1. Choose a reliable, comfortable product.
Bedwetting alarms are all a little different. They sense moisture and alert the user but the way that they do that varies. The alarm that you choose must be one that your child can easily attach, will agree to wear every night and one that gives them the best chance of responding.
The following characteristics are important when choosing the most user friendly bedwetting alarm:
How it connects.
If your child is sensitive to textures or cords, do not pick an alarm that attaches to their clothing or arm. A wireless alarm, especially one that just has sensors sewn in to the underwear, is one of the most comfortable alarms on the market.
Durability and reliability.
The average child takes 12-16 weeks to become consistently dry while using an alarm. The alarm you choose needs to last at least that long. Batteries should be easy to replace and the alarm should reliably sound to a drop of wetness.
Loudness of sound and strength of vibration.
Even though most children do not hear even the loudest alarm in the beginning, the sound should be loud enough for parents to respond to. When the alarm sounds, parents should go to the child's room and verbally remind them what to do next.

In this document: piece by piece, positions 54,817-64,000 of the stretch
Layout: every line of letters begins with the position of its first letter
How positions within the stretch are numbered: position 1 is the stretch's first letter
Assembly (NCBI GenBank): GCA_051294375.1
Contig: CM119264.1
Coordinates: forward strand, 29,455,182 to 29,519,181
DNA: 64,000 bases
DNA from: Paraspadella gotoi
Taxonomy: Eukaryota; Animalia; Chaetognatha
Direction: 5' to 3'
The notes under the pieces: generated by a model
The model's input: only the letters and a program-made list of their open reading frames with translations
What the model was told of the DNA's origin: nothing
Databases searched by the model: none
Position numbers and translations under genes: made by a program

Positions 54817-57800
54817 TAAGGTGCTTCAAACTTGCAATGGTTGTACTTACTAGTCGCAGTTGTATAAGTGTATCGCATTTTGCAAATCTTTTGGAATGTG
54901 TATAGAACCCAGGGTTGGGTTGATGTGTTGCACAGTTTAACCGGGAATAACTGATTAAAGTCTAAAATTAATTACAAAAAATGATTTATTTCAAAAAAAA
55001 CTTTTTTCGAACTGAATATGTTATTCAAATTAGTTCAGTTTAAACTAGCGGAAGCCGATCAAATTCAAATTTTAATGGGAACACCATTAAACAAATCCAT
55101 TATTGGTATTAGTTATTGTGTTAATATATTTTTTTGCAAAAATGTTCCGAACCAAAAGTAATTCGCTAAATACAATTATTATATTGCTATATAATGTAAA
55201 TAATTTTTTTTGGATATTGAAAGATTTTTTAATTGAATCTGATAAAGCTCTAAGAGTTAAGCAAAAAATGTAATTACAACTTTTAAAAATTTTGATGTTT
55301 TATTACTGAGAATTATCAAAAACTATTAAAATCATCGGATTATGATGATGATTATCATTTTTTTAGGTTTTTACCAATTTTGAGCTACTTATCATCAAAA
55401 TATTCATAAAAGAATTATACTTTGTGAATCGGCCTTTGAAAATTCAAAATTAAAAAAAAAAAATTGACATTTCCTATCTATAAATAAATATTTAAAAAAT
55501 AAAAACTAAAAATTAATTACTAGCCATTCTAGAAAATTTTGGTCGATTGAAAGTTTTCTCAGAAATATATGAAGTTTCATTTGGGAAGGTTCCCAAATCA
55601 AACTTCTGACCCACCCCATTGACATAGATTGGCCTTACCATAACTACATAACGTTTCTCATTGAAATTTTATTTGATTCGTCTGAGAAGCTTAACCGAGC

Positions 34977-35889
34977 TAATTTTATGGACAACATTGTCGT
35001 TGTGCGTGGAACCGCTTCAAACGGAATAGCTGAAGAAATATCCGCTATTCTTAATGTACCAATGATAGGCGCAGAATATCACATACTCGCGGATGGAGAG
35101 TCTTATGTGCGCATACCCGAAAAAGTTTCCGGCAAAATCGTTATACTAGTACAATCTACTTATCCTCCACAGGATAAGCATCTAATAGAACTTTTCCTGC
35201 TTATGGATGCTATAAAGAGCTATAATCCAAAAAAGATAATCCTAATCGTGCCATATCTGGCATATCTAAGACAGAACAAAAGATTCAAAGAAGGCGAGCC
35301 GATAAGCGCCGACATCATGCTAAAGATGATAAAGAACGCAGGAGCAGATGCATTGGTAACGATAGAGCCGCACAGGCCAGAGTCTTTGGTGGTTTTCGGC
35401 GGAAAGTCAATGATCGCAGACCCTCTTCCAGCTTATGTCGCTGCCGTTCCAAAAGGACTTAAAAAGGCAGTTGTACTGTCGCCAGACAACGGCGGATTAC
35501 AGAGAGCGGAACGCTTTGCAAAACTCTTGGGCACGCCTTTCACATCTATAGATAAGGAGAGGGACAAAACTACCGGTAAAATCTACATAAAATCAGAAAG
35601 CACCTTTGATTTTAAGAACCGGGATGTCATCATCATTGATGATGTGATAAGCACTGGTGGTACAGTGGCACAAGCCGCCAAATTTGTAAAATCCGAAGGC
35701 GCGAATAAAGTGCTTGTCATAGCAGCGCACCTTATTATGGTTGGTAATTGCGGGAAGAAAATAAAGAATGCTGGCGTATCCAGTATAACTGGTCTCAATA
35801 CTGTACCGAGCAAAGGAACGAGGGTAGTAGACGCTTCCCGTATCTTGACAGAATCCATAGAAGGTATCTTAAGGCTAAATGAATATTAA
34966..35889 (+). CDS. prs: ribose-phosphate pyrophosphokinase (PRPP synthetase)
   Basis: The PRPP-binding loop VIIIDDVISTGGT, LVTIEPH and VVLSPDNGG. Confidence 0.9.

If your child's room is far from yours, consider getting a wireless alarm with two receivers, one for the child and one for the parents.
If the alarm you consider has vibration, make sure you choose one with a strong, steady vibration and not a weak intermittent vibration that is easy to ignore.
2. Don’t expect your child to do everything themselves.
It takes a few weeks for the right response to be learned. Remember, in the beginning the alarm should also alert parents. When you hear the alarm, go to your son or daughter’s room. Help them get the alarm turned off and walk to the bathroom. Once they begin acting independently, you no longer need to respond to the alarm.
3. Be patient and realistic.
Everyone wants to see dry nights immediately! This usually does not happen. Behavioral conditioning is a process and takes time. The average child takes a few weeks to become permanently dry.
Little signs of progress can be observed on the road to dryness. Smaller wet spots and fewer wetting episodes mean change is happening.
4. Use the alarm consistently.
Some families start off strong for the first week or two, but then become complacent about using the alarm every night. Everyone is excited when a few dry nights are observed and kids are anxious to stop the alarm. However, the alarm should be used nightly until 14 consecutive dry nights happen. This will lead to permanent dryness and less chance of relapse.
Research proves that bedwetting alarms are still the most effective cure for bedwetting. Following these tips will insure that your child begins to experience many dry nights while using their alarm.
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